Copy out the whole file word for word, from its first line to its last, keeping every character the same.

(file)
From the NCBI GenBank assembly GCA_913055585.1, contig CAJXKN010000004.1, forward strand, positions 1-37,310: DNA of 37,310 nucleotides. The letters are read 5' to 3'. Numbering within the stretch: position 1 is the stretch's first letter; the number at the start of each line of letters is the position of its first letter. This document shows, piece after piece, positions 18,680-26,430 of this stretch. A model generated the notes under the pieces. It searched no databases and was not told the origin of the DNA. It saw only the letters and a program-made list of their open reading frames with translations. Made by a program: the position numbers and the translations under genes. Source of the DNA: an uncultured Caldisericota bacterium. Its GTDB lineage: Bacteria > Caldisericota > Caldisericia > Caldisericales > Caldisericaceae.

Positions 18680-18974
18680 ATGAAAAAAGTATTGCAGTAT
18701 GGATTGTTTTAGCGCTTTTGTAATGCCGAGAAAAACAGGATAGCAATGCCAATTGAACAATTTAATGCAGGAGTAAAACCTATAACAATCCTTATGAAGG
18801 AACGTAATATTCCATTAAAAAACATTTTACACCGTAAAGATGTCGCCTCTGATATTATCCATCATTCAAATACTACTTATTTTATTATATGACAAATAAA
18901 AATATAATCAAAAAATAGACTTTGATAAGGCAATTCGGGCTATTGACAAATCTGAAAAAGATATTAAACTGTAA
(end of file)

From the NCBI GenBank assembly GCA_913055585.1, contig CAJXKN010000004.1, forward strand, positions 1-37,310: DNA of 37,310 nucleotides. The letters are read 5' to 3'. Numbering within the stretch: position 1 is the stretch's first letter; the number at the start of each line of letters is the position of its first letter. This document shows, piece after piece, positions 18,680-26,430 of this stretch. A model generated the notes under the pieces. It searched no databases and was not told the origin of the DNA. It saw only the letters and a program-made list of their open reading frames with translations. Made by a program: the position numbers and the translations under genes. Source of the DNA: an uncultured Caldisericota bacterium. Its GTDB lineage: Bacteria > Caldisericota > Caldisericia > Caldisericales > Caldisericaceae.

Positions 18680-18974
18680 ATGAAAAAAGTATTGCAGTAT
18701 GGATTGTTTTAGCGCTTTTGTAATGCCGAGAAAAACAGGATAGCAATGCCAATTGAACAATTTAATGCAGGAGTAAAACCTATAACAATCCTTATGAAGG
18801 AACGTAATATTCCATTAAAAAACATTTTACACCGTAAAGATGTCGCCTCTGATATTATCCATCATTCAAATACTACTTATTTTATTATATGACAAATAAA
18901 AATATAATCAAAAAATAGACTTTGATAAGGCAATTCGGGCTATTGACAAATCTGAAAAAGATATTAAACTGTAA